Please enjoy the Teacher Feature on Denise Demartino.
Denise DeMartino graduated from the University of Texas with a degree in biochemistry and worked for the Texas Department of health as an analytical chemist for 4 years. She has been teaching chemistry and working with the AP program for the past 20 years here are Westlake High School. Currently she serves as Science Department chair. She also does extensive work for AP Strategies and the National Math and Science Initiative dealing directly with underachieving students by aiding in their AP exam preparation. Her students affectionately refer to her as “DeMo”. Denise works with teachers across the state helping them with vertical alignment in science and with pre-AP and AP program preparation. In addition, she acts as an AP Exam Table Leader and is also contracted by ETS as an outside item writer of AP exam questions.
When asked why she loves Chemistry, she replied, “I'm obsessed with chemistry! When I use a battery or when I cautiously pop open a can of soda that I've dropped or when I ponder what cleaner to use on the grease stained carpet I am thinking about chemistry. I love teaching Chemistry because I get to share my nerdy passion with amazing students who also love to learn new and exciting things. My job is so much fun!”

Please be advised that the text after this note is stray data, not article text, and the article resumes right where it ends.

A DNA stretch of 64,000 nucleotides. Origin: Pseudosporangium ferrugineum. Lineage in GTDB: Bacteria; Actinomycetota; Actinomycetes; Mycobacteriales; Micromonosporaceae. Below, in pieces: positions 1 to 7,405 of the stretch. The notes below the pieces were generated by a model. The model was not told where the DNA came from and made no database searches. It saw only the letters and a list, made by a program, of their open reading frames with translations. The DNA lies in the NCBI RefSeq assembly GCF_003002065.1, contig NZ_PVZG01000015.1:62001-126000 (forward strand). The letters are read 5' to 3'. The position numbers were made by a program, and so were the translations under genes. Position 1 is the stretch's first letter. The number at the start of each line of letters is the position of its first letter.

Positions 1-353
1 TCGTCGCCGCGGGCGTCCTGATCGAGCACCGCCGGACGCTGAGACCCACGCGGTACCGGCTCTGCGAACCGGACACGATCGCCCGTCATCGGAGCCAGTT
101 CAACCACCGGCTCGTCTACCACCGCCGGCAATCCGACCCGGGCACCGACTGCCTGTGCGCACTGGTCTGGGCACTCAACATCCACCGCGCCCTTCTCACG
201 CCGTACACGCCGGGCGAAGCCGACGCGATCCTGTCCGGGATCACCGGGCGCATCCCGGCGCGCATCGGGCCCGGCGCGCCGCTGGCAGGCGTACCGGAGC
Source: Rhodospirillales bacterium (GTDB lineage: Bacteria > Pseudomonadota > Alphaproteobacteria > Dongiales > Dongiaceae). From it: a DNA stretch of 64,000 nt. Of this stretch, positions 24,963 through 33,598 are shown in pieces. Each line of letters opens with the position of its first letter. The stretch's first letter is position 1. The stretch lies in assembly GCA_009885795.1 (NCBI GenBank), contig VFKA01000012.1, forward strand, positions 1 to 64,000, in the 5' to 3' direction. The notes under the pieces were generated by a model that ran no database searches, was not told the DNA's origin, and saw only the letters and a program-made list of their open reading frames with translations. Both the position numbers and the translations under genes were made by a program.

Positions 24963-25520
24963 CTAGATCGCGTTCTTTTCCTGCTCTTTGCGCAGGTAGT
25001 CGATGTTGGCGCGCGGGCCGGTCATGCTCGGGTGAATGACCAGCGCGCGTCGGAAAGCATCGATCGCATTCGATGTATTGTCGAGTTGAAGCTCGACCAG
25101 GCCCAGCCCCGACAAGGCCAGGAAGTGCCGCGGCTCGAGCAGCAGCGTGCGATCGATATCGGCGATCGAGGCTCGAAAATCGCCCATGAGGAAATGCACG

She is also part of the district’s “League of Innovators” and continues to explore and incorporate new apps and technologies that make the chemistry curriculum more accessible to students. In the pictures below, she is using the Explain Everything app to push the lecture and live notes directly to student iPads. In the other picture, she used the Nearpod app and the PHET simulations to provide students with an interactive molecule.